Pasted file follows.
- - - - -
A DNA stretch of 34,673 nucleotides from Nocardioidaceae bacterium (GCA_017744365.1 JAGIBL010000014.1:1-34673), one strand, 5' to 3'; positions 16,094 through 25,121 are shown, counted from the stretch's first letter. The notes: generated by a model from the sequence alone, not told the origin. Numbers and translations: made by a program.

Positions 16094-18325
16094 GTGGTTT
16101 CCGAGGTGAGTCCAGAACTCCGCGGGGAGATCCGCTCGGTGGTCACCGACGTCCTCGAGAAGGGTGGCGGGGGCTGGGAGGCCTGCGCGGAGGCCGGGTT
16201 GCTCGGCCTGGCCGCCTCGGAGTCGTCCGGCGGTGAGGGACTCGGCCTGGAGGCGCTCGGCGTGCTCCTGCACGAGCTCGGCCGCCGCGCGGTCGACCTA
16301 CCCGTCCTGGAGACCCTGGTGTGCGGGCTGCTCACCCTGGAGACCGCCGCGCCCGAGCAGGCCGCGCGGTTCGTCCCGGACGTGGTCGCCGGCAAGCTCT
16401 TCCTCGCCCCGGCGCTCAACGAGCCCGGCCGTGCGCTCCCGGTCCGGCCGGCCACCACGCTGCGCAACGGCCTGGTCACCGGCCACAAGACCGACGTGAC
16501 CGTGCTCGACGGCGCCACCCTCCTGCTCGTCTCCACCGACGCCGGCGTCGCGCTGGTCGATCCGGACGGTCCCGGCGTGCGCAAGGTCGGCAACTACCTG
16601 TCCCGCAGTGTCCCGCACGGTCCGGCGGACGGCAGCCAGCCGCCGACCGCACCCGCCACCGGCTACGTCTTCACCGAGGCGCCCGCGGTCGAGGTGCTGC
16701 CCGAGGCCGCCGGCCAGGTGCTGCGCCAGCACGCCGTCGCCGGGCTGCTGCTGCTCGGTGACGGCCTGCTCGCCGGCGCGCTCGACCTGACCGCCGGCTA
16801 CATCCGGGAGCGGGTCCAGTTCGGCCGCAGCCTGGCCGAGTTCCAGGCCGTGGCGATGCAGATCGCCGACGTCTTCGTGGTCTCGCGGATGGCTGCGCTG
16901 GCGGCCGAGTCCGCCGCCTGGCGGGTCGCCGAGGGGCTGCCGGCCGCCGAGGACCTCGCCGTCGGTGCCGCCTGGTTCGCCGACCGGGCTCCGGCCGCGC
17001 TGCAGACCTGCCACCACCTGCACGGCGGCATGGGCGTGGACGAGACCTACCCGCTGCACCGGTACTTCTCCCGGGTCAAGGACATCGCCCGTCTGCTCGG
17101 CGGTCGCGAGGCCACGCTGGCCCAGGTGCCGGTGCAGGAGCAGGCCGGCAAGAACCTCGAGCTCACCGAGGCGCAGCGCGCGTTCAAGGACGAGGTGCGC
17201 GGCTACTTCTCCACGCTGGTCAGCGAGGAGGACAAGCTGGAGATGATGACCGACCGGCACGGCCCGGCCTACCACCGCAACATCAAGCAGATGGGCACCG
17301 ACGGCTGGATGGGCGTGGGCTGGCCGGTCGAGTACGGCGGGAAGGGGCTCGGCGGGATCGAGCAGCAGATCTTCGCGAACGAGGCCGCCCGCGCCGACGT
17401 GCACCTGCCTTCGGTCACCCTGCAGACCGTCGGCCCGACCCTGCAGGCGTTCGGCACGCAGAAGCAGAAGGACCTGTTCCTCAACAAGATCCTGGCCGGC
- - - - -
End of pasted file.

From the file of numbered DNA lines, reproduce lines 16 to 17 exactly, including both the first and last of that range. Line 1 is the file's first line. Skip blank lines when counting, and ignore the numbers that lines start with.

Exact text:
17301 ACGGCTGGATGGGCGTGGGCTGGCCGGTCGAGTACGGCGGGAAGGGGCTCGGCGGGATCGAGCAGCAGATCTTCGCGAACGAGGCCGCCCGCGCCGACGT
17401 GCACCTGCCTTCGGTCACCCTGCAGACCGTCGGCCCGACCCTGCAGGCGTTCGGCACGCAGAAGCAGAAGGACCTGTTCCTCAACAAGATCCTGGCCGGC